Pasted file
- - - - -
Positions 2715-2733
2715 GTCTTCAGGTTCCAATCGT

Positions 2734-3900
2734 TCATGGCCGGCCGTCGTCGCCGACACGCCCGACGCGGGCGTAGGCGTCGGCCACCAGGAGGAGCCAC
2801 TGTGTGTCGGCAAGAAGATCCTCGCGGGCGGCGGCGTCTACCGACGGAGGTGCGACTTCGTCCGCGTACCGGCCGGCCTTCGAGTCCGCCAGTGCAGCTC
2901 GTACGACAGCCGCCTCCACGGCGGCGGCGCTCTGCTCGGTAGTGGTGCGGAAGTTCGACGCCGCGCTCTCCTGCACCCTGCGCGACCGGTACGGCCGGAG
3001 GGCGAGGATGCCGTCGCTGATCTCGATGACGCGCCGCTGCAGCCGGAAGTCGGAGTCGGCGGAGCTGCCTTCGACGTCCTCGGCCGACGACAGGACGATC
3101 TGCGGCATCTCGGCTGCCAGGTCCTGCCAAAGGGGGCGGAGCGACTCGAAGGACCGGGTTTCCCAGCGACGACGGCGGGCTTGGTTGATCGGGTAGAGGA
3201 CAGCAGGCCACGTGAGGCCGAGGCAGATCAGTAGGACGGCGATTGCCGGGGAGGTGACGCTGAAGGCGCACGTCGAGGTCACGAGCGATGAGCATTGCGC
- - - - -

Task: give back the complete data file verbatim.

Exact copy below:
Positions 2715-2733
2715 GTCTTCAGGTTCCAATCGT

Positions 2734-3900
2734 TCATGGCCGGCCGTCGTCGCCGACACGCCCGACGCGGGCGTAGGCGTCGGCCACCAGGAGGAGCCAC
2801 TGTGTGTCGGCAAGAAGATCCTCGCGGGCGGCGGCGTCTACCGACGGAGGTGCGACTTCGTCCGCGTACCGGCCGGCCTTCGAGTCCGCCAGTGCAGCTC
2901 GTACGACAGCCGCCTCCACGGCGGCGGCGCTCTGCTCGGTAGTGGTGCGGAAGTTCGACGCCGCGCTCTCCTGCACCCTGCGCGACCGGTACGGCCGGAG
3001 GGCGAGGATGCCGTCGCTGATCTCGATGACGCGCCGCTGCAGCCGGAAGTCGGAGTCGGCGGAGCTGCCTTCGACGTCCTCGGCCGACGACAGGACGATC
3101 TGCGGCATCTCGGCTGCCAGGTCCTGCCAAAGGGGGCGGAGCGACTCGAAGGACCGGGTTTCCCAGCGACGACGGCGGGCTTGGTTGATCGGGTAGAGGA
3201 CAGCAGGCCACGTGAGGCCGAGGCAGATCAGTAGGACGGCGATTGCCGGGGAGGTGACGCTGAAGGCGCACGTCGAGGTCACGAGCGATGAGCATTGCGC